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Slow But Steady
8 x 8

It looks like a tortoise, but it's not! The Eastern box turtle (Terrapene carolina carolina) is actually a member of the pond turtle family but is highly terrestrial in its habits. They have a hinged plastron unlike other species of pond turtles, allowing them to completely enclose or "box" themselves inside their shell. A subspecies of the common box turtle, the eastern box turtle is found throughout the eastern US from Maine to Florida, as well as the north central area of the country. They prefer to inhabit deciduous forested areas with good drainage, and are considered to be opportunistic omnivores - feeding on a variety of insects, animal matter and plant matter including fungi and berries.

Recent research indicates that box turtle populations are in trouble, and their status was changed to "Vulnerable" through the IUCN. Like many turtle species, they do everything slowly and deliberately, including reproduction. In this age of rapid habitat loss, climate change and an increase in road mortality, this spells disaster for the turtle. Many turtle species, including the box turtle do not reach sexual maturity for 8 to 10 years, and females only lay 2-8 eggs which take a couple of months to hatch. The likelihood of any surviving is slim even without this pressure. Predation of eggs by small mammals whose populations are increasing due to the lack of their own natural predators, is also a factor. As if all of this was not bad enough, another, more serious, threat faces all North American turtles - poaching.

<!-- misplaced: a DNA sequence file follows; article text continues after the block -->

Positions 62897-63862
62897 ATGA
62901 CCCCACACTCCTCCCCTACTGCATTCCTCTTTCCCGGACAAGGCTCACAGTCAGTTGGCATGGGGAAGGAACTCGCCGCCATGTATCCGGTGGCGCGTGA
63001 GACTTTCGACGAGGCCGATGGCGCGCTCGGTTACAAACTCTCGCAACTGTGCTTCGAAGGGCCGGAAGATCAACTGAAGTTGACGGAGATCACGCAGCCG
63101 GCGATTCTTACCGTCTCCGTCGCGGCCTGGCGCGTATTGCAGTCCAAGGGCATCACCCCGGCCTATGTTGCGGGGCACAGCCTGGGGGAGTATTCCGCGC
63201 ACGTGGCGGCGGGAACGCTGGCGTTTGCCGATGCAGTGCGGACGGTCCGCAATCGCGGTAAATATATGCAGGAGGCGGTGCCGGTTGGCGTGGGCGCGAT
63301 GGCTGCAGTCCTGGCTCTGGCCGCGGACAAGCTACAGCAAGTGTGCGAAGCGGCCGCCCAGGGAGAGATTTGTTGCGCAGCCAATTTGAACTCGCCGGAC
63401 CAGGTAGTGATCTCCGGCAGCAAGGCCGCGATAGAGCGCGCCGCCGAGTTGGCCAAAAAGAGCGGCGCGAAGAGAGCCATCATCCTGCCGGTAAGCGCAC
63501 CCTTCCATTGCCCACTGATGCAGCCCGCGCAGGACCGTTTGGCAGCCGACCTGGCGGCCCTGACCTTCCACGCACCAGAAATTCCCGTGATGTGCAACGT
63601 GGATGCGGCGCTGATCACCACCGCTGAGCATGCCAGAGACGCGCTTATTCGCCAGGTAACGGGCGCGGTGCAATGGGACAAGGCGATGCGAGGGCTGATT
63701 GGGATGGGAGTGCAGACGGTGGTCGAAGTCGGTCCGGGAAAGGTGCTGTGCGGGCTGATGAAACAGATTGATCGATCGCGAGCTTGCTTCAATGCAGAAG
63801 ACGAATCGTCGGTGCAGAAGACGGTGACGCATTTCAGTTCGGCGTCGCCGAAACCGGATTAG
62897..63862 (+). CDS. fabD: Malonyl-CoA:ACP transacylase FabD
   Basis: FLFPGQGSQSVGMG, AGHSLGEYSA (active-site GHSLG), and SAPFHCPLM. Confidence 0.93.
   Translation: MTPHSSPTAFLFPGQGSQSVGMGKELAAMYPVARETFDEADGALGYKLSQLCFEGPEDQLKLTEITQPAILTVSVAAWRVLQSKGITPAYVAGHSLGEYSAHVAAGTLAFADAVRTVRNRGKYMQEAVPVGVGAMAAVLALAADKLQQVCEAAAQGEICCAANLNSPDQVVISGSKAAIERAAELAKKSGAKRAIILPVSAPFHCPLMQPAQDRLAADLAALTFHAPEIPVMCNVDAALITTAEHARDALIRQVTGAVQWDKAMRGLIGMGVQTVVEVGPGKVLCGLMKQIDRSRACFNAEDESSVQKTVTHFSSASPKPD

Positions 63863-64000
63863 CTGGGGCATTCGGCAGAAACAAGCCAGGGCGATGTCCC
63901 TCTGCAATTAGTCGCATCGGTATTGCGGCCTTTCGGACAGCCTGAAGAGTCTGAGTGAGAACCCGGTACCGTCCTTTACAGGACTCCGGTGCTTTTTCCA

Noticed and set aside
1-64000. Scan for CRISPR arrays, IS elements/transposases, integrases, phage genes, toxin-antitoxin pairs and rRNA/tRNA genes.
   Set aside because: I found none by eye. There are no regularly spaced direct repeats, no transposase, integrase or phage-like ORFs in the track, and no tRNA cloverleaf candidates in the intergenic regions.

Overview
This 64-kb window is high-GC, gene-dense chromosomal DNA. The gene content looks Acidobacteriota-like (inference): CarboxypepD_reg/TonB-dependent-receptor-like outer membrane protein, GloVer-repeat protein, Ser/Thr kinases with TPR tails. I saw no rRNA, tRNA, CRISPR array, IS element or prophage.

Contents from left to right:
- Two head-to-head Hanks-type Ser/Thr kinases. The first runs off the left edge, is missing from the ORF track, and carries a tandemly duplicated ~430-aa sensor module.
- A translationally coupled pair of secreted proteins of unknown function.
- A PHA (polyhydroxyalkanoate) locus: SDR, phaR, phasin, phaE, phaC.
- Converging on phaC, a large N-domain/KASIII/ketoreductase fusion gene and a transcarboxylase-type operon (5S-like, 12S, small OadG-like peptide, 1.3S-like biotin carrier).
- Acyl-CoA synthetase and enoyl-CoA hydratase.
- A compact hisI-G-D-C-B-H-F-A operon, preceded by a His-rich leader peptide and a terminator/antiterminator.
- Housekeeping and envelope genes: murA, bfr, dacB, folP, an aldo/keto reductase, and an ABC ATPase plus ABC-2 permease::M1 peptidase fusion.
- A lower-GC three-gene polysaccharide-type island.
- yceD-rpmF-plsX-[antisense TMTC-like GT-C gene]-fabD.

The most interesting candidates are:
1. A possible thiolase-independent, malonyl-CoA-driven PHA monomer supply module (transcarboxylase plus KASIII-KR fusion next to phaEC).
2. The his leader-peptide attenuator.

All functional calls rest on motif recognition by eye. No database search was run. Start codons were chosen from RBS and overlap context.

Poaching of wild turtles for both the pet trade and also the Asian market has been an ongoing concern for many years. Even wild box turtles are still legally allowed to be collected and sold in a few states. Pressure is mounting to make this an unlawful practice. Asian cultures believe that eating turtle meat gives them longevity. Most, if not all, of Southeast Asia's turtles, about 65 species, are now facing extinction. The Asian turtle crisis has been one of the most rapid mass eradication of reptiles in our lifetime. Their loss will mean further pressure on North American species as they are smuggled overseas. 

I'd like to think that the popularity of the box turtle will help to ensure their existence. I can't imagine even the staunchest of reptile haters not having their pants charmed off by these enigmatic and delightful creatures. All I can do is present this artwork to you, in the manner I have chosen, and hope you'll help take action. Share your love of all creatures with those you know, and help preserve habitat. A helping hand for those individuals trying to cross roads is also hugely important. For more information on the crises facing turtles and tortoises you can visit these links below. I'd like to thank fellow artist and friend Tim Donovan, an avid box turtle lover, for generously allowing me to peruse some of his photos for use as reference for this piece.